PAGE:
With goals met, Graeme McDowell sees his game on the rise

With goals met, Graeme McDowell sees his game on the rise

Lee Spencer Columnist
image (AP Photo/David J. Phillip)
Graeme McDowell hits his second shot from the 18th fairway during the second round of the U.S. Open. On Saturday, he eagled the hole to finish three rounds at 4 under par.

Graeme McDowell had hoped to enter the 2019 U.S. Open under the radar.

That was a difficult ask for the 2010 champion, particularly since his title came at Pebble Beach Golf Links. And when McDowell was paired with fan favorite Phil Mickelson and 2016 U.S. Open champion Dustin Johnson for the first two rounds, there was nowhere to hide. 

He outshot both players the first day with a 69. After scoring 70 on both Friday and Saturday, McDowell is tied for ninth at 4 under par entering the final round. 

“I think four or five months ago, you know, if you'd have told me you're on the first tee with Dustin Johnson and Phil Mickelson this week at the U.S. Open, where my game was or where my confidence level was, I would have been very intimidated, no doubt about it,” McDowell said.

“I think the last three or four months, with the victory and some good finishes and starting to kind of put myself under the gun a few times and getting the juices flowing again… Confidence is one of these very fragile things, you know. It certainly goes away a lot quicker than it comes back.”

After finishing 144th in the FedEx Cup standings last year, McDowell had two goals entering 2019: regain fully exempt PGA Tour status and qualify for the 2019 Open Championship, which is being played at his home course, Royal Portrush Golf Club, in Northern Ireland. 

McDowell’s fourth PGA tour win in the Corales Puntacana Resort and Club Championship solidified his standing. Last Sunday, his 29-foot putt for par on the final hole of the RBC Canadian Open punched McDowell’s ticket into The Open Championship field. 

“Those were my two very simple goals, and I achieved both of those now,” McDowell said. “I can start kicking on and looking ahead to get myself back in the top 100, back in the top 50 in the world. 

“And I believe I'm playing well enough to do that. And I feel like my confidence is coming back.”

But regaining confidence has been a gradual process for McDowell, who turns 40 next month. Since turning pro in 2002, McDowell has collected 15 wins between the European, PGA and Asian Tours. His win at Puntacana in March ended a four-year drought. 

In U.S. Open play, McDowell has missed the cut five times since his Pebble Beach victory in 2010, including last year at Shinnecock Hills. This week, he entered the tournament on a high. He was tied for 11th after the second round at 3 under par. On Saturday, McDowell rallied with a remarkable eagle on 18 to finish with a 70 and move to 4 under.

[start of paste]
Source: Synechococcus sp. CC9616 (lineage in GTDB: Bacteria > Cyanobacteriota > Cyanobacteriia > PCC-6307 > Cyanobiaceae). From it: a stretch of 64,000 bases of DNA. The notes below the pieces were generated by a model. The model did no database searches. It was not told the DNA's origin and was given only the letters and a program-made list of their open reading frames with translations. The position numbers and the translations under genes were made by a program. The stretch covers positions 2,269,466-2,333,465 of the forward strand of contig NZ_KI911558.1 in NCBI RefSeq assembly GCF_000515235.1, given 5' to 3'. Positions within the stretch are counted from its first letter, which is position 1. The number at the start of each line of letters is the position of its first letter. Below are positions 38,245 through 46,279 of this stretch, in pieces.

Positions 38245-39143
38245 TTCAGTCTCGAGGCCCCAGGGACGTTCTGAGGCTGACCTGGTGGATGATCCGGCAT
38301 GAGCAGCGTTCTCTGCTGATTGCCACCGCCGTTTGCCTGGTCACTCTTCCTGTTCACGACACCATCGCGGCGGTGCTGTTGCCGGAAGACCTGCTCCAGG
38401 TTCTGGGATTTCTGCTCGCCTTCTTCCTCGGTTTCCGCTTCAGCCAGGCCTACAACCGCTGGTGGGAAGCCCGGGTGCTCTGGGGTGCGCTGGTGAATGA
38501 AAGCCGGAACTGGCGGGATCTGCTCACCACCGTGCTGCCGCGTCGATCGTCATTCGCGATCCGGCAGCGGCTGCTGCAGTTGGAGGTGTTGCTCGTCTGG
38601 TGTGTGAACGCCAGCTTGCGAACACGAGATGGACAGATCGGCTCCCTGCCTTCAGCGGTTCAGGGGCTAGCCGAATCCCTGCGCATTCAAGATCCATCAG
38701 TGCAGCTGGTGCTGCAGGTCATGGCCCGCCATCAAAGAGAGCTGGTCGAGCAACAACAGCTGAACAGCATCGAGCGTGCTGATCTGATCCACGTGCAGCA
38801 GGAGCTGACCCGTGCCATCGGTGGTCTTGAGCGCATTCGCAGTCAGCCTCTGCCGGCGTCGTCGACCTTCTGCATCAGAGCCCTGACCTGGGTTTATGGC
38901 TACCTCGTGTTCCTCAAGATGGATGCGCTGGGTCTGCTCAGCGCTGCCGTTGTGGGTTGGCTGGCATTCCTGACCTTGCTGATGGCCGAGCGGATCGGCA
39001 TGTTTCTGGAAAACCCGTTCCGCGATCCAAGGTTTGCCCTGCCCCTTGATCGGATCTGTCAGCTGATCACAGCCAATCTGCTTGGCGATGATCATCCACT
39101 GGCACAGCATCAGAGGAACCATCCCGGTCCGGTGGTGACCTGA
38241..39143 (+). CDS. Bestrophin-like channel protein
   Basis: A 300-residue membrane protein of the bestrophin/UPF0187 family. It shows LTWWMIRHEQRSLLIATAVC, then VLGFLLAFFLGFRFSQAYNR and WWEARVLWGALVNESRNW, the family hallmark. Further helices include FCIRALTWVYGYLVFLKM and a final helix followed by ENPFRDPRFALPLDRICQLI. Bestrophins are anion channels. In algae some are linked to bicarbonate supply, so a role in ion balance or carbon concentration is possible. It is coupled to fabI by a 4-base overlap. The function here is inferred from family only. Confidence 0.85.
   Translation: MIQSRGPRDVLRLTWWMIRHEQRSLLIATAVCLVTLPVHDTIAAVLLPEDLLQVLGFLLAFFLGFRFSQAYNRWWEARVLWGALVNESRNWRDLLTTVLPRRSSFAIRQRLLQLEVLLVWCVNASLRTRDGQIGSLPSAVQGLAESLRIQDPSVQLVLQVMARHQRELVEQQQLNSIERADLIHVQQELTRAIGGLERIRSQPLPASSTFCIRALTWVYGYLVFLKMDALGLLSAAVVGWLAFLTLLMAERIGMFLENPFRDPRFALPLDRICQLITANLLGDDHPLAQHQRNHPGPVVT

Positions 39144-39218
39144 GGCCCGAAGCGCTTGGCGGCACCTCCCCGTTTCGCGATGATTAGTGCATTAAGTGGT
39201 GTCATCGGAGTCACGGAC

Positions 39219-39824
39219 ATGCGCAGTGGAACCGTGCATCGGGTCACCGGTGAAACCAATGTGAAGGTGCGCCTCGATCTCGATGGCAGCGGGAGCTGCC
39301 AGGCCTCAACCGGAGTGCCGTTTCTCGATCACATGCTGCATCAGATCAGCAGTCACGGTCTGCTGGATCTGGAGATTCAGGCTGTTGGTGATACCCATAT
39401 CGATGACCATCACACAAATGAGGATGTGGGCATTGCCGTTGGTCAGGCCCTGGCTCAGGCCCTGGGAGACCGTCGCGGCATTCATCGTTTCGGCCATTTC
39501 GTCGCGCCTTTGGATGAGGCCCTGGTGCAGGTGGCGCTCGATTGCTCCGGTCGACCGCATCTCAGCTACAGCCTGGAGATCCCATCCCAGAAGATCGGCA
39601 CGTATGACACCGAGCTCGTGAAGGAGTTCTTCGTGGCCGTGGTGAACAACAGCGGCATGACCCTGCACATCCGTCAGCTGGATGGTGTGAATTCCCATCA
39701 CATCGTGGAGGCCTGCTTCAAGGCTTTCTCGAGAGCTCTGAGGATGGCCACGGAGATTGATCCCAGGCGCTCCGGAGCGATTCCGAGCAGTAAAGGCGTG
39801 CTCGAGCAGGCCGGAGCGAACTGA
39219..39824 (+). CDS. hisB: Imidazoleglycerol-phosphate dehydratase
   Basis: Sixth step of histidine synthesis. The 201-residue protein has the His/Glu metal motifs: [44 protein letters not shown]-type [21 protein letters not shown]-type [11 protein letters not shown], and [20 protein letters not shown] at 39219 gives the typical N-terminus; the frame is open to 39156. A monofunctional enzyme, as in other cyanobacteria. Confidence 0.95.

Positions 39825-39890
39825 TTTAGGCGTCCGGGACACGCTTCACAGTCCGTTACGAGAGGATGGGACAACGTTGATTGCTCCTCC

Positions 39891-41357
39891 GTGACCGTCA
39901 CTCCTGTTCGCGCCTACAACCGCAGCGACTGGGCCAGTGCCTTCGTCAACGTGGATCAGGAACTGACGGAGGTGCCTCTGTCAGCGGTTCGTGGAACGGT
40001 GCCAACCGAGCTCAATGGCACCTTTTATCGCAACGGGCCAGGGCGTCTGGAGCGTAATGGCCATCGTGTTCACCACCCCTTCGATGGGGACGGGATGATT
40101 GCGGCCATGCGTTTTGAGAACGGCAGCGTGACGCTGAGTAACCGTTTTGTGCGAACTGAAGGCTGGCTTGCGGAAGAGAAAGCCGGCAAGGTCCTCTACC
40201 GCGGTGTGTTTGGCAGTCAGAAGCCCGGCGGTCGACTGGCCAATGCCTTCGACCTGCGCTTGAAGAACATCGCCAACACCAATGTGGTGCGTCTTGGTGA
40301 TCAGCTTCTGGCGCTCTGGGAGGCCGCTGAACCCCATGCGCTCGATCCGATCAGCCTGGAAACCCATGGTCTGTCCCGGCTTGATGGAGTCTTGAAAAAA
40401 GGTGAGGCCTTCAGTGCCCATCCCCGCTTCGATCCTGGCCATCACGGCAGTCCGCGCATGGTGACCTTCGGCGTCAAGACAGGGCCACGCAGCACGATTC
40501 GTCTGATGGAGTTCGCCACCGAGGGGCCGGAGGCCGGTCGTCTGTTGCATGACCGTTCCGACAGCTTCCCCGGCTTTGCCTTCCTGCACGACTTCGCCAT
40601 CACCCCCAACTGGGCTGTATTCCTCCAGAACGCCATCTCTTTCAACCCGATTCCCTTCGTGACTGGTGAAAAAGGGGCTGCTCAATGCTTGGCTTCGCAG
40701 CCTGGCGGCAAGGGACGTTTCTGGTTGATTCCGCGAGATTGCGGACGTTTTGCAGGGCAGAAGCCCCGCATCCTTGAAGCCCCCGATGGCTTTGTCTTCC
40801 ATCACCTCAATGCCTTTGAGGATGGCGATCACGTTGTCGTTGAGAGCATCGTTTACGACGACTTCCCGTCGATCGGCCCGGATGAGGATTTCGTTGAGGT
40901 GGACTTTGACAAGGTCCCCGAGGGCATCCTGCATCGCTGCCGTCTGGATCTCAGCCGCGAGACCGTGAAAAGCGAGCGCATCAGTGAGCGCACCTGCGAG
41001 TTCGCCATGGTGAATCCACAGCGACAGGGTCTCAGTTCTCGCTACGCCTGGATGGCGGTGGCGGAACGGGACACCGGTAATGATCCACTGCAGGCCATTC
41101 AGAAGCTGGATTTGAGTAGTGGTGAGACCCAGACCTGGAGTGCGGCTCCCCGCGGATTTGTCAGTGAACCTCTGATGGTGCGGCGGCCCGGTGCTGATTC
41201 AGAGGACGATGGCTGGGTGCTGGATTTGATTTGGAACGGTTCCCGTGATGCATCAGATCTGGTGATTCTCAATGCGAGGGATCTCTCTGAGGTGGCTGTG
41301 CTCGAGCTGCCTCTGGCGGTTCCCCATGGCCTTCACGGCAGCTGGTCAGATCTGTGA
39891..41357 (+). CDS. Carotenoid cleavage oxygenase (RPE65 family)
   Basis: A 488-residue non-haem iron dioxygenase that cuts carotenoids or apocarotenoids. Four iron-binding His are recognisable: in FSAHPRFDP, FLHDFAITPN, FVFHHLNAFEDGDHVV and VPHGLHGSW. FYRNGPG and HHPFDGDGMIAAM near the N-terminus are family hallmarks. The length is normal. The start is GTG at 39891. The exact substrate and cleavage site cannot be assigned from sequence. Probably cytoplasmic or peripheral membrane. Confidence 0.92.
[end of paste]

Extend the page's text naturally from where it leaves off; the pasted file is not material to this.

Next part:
“Really cool to make 3 there,” McDowell said. “I was telling my caddie, I quite fancy this one, it would be nice to roll this one in. And obviously the fans have been fantastic this week, and it was nice to get a cheer like that on the last green. And cleaned up what was a frustrating day.” 

McDowell made two mistakes on Saturday. Despite hitting 11 of 14 fairways, he boogied from the short grass on holes 4 and 11. McDowell cited “a lack of respect for the pin position” on Hole 11. 

“I didn't realize how tight it was and hit an awful shot,” McDowell said. “It was funny out there, because the pins seemed easy, the conditions seemed easy, but obviously no one really got away with it. So I'll take it. Obviously somewhat in the mix (on Sunday), but I'll need something pretty special.”

McDowell remains a realist when it comes to the state of his game. Although he’s accomplished his “simple goals” for 2019, McDowell’s final aim is to be contending on the back nine come Sunday. 

“I'm not there yet by any stretch of the imagination,” McDowell said. “I've got a long way to go in this game to get me back where I want to be. These three rounds have been important, and the confidence continues to build. That was fun in the last, but I'm not kidding myself. I'm not in this tournament yet. It requires a strong seven holes to open up (Sunday) to try and give myself something to hang onto coming in. 

“We all know that the first seven is where you make your score here, and it's a case of hanging on 8, 9 through 14. And 15 through 18 you can kind of do some things. So looking forward to it. Enjoying being out there. Like I say, all those little building blocks continue to pile up. My game is trending in the right direction, but still a lot of work to do.”


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